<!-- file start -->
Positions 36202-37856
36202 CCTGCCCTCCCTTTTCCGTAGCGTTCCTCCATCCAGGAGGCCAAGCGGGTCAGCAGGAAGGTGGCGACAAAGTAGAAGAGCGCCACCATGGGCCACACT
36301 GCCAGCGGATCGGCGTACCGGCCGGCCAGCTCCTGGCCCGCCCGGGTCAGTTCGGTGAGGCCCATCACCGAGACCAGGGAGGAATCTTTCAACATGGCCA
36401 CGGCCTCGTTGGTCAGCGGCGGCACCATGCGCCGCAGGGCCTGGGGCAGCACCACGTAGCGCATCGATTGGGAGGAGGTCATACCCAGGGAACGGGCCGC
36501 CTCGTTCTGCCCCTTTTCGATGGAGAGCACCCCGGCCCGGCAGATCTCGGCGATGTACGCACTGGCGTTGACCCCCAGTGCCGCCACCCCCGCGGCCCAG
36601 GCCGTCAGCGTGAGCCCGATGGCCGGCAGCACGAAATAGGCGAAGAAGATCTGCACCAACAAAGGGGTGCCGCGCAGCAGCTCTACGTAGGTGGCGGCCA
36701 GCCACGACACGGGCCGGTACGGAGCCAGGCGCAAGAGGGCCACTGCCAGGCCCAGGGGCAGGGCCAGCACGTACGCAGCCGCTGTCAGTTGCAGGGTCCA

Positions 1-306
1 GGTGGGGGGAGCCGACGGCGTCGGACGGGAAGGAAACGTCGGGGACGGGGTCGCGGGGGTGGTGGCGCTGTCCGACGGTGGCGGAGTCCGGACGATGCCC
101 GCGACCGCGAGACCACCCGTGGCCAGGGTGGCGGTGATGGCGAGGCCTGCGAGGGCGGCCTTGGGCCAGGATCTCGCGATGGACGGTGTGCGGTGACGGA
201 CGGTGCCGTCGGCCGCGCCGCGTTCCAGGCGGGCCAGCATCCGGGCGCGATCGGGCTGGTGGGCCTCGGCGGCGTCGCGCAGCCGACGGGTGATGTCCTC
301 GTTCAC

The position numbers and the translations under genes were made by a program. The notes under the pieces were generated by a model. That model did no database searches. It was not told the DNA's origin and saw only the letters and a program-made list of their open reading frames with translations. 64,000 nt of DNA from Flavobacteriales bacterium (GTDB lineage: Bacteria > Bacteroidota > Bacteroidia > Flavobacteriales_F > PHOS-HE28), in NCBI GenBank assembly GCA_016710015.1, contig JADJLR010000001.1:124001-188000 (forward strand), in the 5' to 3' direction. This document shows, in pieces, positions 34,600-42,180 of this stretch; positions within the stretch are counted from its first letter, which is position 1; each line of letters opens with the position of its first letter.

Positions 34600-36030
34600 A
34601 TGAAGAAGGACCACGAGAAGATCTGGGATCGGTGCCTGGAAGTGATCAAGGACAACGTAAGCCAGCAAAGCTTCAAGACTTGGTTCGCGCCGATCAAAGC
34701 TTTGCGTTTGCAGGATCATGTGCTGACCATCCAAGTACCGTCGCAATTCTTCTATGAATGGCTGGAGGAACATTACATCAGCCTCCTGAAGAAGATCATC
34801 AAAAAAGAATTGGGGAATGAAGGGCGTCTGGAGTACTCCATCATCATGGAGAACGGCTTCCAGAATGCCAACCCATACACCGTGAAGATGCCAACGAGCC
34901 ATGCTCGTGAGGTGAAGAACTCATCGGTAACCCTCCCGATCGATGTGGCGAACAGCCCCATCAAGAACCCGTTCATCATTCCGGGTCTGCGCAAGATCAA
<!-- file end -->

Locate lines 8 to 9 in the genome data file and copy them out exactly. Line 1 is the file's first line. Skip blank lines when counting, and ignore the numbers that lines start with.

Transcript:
Positions 1-306
1 GGTGGGGGGAGCCGACGGCGTCGGACGGGAAGGAAACGTCGGGGACGGGGTCGCGGGGGTGGTGGCGCTGTCCGACGGTGGCGGAGTCCGGACGATGCCC